January 31, 2007
This is just one of the photos in the Michigan Water Towers group on Flickr. It might seem a little silly to have a collection of water towers, but (in Ercy’s apt phrasing) water towers are reminders of paths we’ve taken.
Since Wikipedia pretty much has the theory and history of water towers covered, here’s a bit on the Novi Special. Novi is a suburb located to the northwest of Detroit and according to the Motorsports Hall of Fame of America of Novi, it’s also the place where:
Ed & Bud Winfield designed and built a 181 cubic inch supercharged V-8 engine in 1938. It was arguably the most advanced piston engine in the world. It was this engine that became the famous Novi V-8 and powered a series of Novi Specials at Indianapolis from the 1940′s through the 1960′s. Even after the last Novi Special raced in 1965, the name has been associated with speed and power.
Click the Novi Special below for more details from the Motorsports Hall of Fame. If you click the car when you get there, you can see a nice photo of the last Novi Special ever made. (if you visit the Hall, you can see the actual car!)
January 30, 2007
I’m wondering one year later, how you think the Super Bowl impacted the city of Detroit. I asked someone the other day what they recall and (to my less than surprise) they took home “Jerome Bettis is from Detroit“. Did it make a difference for the city of Detroit and Michigan? Post your thoughts in the comments!
You can get a bunch more photos from the 2006 Super Bowl on Michigan in Pictures and read a locker room full of Super Bowl XL articles at Absolute Michigan.
January 29, 2007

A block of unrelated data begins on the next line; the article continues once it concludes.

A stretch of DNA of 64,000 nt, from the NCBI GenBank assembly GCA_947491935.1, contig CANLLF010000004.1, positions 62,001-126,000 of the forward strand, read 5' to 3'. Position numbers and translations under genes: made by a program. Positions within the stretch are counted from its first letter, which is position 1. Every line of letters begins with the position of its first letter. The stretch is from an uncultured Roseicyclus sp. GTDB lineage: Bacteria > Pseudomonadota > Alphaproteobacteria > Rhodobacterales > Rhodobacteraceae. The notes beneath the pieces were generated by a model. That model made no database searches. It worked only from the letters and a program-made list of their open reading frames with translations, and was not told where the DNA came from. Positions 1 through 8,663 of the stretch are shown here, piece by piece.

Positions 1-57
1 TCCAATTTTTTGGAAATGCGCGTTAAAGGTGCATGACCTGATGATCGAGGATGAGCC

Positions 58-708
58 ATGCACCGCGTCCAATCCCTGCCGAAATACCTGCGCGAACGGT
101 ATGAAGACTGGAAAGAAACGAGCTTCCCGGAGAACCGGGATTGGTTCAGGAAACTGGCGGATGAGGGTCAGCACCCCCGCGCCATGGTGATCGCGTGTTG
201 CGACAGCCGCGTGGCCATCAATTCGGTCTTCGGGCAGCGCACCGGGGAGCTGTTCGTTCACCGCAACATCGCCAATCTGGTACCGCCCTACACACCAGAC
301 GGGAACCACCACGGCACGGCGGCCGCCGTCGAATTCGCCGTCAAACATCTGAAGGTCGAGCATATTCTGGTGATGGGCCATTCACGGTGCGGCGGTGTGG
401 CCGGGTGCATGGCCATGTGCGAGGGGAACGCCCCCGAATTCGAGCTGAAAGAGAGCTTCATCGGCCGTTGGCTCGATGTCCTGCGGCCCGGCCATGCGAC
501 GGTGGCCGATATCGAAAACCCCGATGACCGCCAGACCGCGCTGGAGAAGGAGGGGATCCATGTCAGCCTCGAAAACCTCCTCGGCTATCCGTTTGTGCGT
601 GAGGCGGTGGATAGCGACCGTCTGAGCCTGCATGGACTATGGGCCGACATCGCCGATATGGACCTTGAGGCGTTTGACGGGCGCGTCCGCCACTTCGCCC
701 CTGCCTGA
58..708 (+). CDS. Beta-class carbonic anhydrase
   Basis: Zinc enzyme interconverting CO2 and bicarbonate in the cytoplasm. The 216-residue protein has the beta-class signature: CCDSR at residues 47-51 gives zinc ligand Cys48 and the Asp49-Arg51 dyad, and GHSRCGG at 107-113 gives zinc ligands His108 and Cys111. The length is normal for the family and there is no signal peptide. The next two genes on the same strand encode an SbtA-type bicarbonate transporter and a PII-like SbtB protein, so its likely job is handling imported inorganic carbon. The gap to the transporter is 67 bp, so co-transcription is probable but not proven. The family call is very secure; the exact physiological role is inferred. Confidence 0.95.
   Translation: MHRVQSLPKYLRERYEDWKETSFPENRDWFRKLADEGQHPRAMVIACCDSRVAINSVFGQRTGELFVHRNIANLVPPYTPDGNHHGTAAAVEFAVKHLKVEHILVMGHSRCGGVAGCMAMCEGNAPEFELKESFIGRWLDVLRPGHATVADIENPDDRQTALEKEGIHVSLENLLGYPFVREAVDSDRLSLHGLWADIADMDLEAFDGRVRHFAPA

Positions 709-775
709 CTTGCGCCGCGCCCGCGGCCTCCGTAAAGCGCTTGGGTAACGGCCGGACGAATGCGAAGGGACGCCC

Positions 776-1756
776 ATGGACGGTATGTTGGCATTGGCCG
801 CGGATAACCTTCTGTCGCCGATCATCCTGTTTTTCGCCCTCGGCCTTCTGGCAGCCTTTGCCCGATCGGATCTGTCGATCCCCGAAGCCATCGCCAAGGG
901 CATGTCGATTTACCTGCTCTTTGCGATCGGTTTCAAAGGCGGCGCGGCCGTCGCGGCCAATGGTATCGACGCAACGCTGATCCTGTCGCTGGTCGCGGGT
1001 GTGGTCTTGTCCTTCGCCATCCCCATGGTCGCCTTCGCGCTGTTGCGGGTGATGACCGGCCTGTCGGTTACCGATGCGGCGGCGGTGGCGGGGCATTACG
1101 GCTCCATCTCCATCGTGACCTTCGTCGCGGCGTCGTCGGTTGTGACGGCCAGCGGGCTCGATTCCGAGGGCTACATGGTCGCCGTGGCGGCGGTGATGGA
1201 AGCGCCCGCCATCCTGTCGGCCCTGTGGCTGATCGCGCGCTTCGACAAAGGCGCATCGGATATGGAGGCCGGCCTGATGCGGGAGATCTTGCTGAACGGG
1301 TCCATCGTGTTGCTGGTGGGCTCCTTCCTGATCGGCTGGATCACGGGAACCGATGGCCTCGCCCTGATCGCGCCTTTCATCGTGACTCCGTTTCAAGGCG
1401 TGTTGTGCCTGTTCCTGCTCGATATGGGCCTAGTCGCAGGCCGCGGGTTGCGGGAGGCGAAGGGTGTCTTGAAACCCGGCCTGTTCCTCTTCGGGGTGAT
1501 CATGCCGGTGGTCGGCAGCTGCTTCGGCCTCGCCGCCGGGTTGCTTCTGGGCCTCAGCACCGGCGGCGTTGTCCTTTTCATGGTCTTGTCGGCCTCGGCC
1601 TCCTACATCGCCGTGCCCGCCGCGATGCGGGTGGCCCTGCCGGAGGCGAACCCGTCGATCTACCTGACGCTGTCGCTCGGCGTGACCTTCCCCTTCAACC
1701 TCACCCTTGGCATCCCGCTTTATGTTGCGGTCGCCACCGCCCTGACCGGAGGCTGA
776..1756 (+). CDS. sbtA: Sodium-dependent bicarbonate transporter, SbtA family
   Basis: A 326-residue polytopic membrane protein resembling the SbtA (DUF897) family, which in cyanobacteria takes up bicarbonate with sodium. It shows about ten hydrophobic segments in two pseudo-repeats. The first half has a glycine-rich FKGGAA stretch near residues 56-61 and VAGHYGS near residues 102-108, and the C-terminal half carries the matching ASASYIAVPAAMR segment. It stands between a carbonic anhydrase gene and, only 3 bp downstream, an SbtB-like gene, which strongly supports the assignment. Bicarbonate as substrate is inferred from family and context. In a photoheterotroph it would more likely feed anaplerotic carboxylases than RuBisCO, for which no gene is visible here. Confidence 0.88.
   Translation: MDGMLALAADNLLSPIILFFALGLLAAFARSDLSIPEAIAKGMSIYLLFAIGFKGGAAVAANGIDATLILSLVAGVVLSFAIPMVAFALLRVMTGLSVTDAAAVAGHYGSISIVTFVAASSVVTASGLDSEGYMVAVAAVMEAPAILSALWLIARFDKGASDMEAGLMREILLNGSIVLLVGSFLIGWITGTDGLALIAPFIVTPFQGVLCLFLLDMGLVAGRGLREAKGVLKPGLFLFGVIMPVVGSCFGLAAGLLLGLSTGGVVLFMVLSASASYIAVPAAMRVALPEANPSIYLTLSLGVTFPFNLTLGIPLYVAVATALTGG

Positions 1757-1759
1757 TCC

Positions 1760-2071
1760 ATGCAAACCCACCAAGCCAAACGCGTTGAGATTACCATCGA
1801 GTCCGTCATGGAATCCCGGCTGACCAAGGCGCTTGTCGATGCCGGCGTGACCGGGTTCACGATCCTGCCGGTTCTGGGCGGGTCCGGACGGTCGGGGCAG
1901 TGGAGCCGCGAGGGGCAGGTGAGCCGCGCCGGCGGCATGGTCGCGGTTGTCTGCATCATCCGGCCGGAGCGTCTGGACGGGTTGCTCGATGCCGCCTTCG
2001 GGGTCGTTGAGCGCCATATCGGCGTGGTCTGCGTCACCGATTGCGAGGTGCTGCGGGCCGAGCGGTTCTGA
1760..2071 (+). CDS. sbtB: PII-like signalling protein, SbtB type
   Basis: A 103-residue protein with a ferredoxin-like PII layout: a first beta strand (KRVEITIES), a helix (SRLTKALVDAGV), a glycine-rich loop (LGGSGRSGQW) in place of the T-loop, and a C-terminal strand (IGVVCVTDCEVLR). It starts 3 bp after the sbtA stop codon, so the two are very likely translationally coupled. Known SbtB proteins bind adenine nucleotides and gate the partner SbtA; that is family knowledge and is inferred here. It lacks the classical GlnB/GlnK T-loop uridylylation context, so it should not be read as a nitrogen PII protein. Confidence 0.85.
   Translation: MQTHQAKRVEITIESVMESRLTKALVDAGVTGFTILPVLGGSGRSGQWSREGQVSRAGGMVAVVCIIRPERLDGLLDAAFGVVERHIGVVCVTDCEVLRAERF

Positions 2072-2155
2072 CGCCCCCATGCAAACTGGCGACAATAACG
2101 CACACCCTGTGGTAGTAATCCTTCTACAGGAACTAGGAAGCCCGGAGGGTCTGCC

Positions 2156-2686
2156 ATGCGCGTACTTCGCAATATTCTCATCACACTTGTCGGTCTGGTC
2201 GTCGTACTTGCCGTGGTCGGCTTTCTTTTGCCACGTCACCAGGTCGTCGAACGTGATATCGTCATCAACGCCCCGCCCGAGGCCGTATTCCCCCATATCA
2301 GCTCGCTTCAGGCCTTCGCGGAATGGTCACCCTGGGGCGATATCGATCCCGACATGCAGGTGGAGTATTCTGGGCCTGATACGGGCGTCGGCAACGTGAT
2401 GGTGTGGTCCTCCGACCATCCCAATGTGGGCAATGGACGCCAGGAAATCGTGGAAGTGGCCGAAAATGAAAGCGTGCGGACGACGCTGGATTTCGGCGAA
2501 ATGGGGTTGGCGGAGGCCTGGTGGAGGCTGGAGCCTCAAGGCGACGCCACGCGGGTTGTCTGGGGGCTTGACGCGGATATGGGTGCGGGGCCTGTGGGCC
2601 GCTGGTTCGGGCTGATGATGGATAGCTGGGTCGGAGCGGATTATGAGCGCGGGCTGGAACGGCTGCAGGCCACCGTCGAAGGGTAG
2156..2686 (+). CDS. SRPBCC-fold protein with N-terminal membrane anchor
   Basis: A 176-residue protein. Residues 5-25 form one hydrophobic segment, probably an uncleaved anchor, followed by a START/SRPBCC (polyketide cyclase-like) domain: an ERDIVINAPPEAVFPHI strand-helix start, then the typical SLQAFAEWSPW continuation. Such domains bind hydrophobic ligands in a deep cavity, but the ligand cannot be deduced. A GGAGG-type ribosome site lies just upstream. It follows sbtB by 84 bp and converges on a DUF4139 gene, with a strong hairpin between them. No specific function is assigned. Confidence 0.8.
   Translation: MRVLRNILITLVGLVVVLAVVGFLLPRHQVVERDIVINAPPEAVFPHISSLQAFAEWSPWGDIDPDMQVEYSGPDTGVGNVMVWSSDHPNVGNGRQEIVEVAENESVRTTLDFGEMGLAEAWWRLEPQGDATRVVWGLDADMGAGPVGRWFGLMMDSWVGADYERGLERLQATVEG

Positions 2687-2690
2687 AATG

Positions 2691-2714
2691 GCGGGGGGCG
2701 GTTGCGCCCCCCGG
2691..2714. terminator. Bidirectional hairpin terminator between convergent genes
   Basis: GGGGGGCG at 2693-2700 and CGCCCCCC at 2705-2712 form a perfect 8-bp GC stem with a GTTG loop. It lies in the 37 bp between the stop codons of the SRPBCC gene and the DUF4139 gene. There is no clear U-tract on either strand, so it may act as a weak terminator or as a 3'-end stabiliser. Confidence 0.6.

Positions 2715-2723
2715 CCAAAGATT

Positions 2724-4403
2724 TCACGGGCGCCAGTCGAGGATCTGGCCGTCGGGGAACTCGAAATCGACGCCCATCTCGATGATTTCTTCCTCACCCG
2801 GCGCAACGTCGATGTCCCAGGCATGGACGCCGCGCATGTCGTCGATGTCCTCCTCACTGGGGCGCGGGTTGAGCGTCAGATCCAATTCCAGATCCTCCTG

One of my goals with Michigan in Pictures this year is to bring in more photos and photographers from all over Michigan and I can’t think of a better place to start than at Lawndale Market. Ryan Keberly writes:
Every inch of the Lawndale Market was covered in Polaroid photos — the bottle return, deli counter, ceiling, refrigerators and cigarette racks.
Each Polaroid (approximately 10,000 total) was preciously customized in ball-point pen with the date, subject’s name and the title “Gold Loves Me.”
Ryan Keberly is a freelance photographer and web designer who has put together some great sites including Snowsuit.net (on permanent hiatus but still amazing) and Spouse Notes (postings of notes from one loved one to another). Find a bunch more sites and photo collections at Ryan Keberly Photography.
Like all photos on Michigan in Pictures, this photo is copyrighted to the photographer. As Ryan’s site so simply reminds us: “Don’t steal. Ever.”
January 27, 2007
According to the tags, this photo was taken along US-23 in (or near) the town of Oscoda on the Lake Huron shore.
I kind of sat on this photo for a couple weeks as I had just blogged one from Ted. Looking back through the pictures from Ted that we’ve featured, I realize that he has a special gift for seeing the bright things.
January 26, 2007
January 25, 2007
Sue says that Stony Creek Lake (at the Huron-Clinton Stony Creek Metropark is not quite ready for ice skating or ice fishing.
“Just because a lake or stream is frozen doesn’t mean the ice is safe,” said Lt. Creig Grey, marine safety and education supervisor for the DNR Law Enforcement Division. “Ice fishing has its own set of safety rules that if not followed, can cause a day of fishing to end in tragedy.”
According to Grey, you can’t always tell the strength of ice simply by its look, its thickness, the temperature or whether or not it is covered with snow. New ice, he said, generally is much stronger than old ice; a couple of inches of new clear ice may be strong enough to support you, though a foot of old, air-bubbled ice will not.